If you are injured, other areas of your body will have to endure more stress and strain as a direct consequence of the injury. If these other areas become injured or break down as a direct result of this added stress, it is classified as a consequential injury, and you can be compensated for these injuries if the original injury occurred while you were performing work duties. In today’s blog, we take a closer look at consequential work injuries and how to collect compensation for them in Minnesota.
Consequential Work Injury Compensation
In the vast majority of cases, a worker needs to be injured during work hours or while performing work-related duties in order to be eligible for workers’ compensation. However, that is not the case when it comes to consequential injuries. The original injury will need to meet the standard for a compensable work injury, but any new injuries that are a direct consequence of that original injury, even if they develop outside of work hours, would be eligible for additional workers’ compensation payments.
The Minnesota Department of Labor classifies a consequential injury as the effects of an admitted workplace injury that causes, aggravates, or contributes to a condition, and the term came into the modern lexicon in the 1961 court case Eide v. Whirlpool Seeger Corp. In that case, the court ruled that additional medical care for new or aggravated injuries would be compensable if they developed as a natural consequence of the primary work injury, even if the aggravation or secondary injury onset occurred outside of work.
The biggest factor that you’ll need to work to prove is that your original work injury was a “substantial contributing factor” for the onset of your consequential injury, as that precedent was laid down by the Minnesota Workers Compensation Court of Appeals in a subsequent case. As you might imagine, what constitutes a substantial contributing factor is somewhat up for determination and will be decided on a case-by-case basis, which is why it is so important to have a lawyer by your side.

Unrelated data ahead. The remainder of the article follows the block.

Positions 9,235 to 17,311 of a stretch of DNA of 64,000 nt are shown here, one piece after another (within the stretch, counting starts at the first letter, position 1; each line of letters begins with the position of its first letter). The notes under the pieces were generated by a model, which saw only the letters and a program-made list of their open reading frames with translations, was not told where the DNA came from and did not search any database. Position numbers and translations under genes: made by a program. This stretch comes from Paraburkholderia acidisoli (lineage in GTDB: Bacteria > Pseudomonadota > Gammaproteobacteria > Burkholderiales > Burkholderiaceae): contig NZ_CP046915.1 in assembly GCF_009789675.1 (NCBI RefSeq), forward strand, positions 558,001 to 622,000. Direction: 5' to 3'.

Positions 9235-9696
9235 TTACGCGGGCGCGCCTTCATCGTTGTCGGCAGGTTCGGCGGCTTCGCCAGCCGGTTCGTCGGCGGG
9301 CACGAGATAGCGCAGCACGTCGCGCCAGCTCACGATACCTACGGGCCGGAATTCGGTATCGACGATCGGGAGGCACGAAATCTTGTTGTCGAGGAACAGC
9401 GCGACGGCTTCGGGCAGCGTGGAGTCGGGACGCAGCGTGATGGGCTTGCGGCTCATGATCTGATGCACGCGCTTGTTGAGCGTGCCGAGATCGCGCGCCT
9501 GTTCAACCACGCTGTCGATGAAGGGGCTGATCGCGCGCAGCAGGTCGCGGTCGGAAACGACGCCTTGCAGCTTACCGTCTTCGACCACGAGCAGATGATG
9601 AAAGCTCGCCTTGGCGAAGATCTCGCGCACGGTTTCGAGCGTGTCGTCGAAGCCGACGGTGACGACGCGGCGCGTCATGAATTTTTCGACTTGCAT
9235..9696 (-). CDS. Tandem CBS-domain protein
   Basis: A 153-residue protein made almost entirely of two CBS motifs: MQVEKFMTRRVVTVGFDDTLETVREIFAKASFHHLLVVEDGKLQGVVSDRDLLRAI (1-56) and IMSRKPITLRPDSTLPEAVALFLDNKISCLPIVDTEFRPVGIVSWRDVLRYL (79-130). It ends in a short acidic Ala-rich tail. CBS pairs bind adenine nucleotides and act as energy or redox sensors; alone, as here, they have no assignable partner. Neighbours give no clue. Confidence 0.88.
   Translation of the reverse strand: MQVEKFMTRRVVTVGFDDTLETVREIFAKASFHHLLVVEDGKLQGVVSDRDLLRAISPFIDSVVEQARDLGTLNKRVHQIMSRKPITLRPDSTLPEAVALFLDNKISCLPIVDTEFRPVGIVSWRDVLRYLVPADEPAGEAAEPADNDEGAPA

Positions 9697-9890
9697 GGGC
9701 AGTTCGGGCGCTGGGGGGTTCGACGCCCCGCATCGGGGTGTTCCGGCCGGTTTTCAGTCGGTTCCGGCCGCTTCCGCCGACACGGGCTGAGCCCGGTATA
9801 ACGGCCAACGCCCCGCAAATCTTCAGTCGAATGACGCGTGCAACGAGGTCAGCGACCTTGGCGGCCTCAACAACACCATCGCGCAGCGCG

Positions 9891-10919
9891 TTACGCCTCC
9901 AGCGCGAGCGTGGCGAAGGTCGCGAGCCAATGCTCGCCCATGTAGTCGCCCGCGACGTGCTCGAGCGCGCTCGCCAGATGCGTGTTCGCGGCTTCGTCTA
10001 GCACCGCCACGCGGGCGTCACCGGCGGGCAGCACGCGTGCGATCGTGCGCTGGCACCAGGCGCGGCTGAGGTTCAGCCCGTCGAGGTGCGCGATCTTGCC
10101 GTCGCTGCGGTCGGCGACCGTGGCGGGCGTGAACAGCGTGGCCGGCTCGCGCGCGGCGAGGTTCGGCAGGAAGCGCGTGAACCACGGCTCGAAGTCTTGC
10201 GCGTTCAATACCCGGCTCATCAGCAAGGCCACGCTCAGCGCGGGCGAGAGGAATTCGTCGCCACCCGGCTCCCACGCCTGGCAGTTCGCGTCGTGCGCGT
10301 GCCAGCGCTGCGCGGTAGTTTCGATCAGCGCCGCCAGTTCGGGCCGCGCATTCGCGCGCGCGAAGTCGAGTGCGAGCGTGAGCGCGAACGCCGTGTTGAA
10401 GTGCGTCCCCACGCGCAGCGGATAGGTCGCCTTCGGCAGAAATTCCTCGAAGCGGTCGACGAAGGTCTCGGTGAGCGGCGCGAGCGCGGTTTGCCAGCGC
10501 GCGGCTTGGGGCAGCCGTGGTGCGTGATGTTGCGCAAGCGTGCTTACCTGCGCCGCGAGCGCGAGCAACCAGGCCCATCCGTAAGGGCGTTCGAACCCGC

Some examples of consequential work injuries include things like:
- Bedsores that develop while recovering from a work injury
- Infections that develop after surgery to address a work injury
- Injuries while using assistive devices like walkers or wheelchairs
- Injuries that occur during physical therapy for a work injury
Workers’ compensation insurance companies will likely initially deny your claim if you attempt to file for consequential injury compensation. They will typically argue that other outside factors or natural wear and tear on your body played a bigger role in your new injury, but don’t be deterred by an initial denial. We expect pushback and know how to craft a clear and concise narrative that paints an obvious picture of how your secondary injuries were a direct consequence of your original work injury. If the insurance company still won’t see it your way, we’ll gladly present our argument to a judge so that you can get the compensation you deserve.
So if you have developed new pain or aggravated a previous underlying condition as a direct result of your body compensating for a work injury, know that you have compensation options even if this new pain didn’t develop on the job. These injuries are a direct consequence of your original work injury, making you eligible for additional compensation. Just know that it won’t be easy to get compensation, and your best bet is to have an experienced injury lawyer by your side for the entire process.
If you’d like to connect with an injury firm who has won numerous consequential injury cases in the past, or you’d just like to learn more and see if you might have a valid claim, reach out to the team at Margolis Law Firm today at (952) 230-2700.
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